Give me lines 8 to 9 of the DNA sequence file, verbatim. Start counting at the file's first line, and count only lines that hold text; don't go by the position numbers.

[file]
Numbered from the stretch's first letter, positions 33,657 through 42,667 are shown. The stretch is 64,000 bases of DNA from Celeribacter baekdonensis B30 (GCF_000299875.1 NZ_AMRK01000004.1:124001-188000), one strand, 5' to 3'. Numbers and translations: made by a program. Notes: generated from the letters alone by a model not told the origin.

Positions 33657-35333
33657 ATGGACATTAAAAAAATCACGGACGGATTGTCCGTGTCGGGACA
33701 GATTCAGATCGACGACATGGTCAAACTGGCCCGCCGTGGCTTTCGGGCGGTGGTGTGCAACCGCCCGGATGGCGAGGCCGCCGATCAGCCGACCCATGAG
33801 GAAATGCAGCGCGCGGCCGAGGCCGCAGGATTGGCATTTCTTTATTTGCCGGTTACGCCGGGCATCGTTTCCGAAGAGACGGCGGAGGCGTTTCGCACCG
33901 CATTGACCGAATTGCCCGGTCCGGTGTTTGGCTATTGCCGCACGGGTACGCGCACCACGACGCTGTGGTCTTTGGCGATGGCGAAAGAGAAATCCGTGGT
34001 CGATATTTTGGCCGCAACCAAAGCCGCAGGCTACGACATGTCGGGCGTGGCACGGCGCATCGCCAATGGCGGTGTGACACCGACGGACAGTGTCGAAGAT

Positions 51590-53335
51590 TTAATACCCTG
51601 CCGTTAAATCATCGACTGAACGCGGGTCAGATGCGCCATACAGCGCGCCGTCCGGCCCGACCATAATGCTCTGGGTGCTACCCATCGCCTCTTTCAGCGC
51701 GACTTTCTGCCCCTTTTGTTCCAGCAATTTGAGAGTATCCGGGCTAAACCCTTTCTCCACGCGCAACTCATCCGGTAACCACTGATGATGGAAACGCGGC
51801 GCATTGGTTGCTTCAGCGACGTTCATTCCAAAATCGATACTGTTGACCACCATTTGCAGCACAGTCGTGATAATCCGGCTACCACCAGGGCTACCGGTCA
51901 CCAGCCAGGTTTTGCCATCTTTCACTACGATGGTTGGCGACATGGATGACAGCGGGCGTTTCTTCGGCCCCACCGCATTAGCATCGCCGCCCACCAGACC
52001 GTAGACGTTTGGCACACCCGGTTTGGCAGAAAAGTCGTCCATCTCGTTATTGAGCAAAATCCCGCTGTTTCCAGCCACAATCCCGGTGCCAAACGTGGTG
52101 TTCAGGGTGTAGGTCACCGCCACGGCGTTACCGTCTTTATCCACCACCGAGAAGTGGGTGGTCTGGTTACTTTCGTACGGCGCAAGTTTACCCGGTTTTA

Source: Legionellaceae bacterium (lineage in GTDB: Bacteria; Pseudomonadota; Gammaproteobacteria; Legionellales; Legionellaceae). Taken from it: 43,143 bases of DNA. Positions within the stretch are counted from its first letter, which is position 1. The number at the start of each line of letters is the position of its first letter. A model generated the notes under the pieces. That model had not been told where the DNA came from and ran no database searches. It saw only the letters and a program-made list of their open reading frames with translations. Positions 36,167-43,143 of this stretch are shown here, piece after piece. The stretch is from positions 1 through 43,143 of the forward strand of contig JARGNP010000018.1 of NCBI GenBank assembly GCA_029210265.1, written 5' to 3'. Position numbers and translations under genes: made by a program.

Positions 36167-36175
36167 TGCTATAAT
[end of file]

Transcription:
Positions 51590-53335
51590 TTAATACCCTG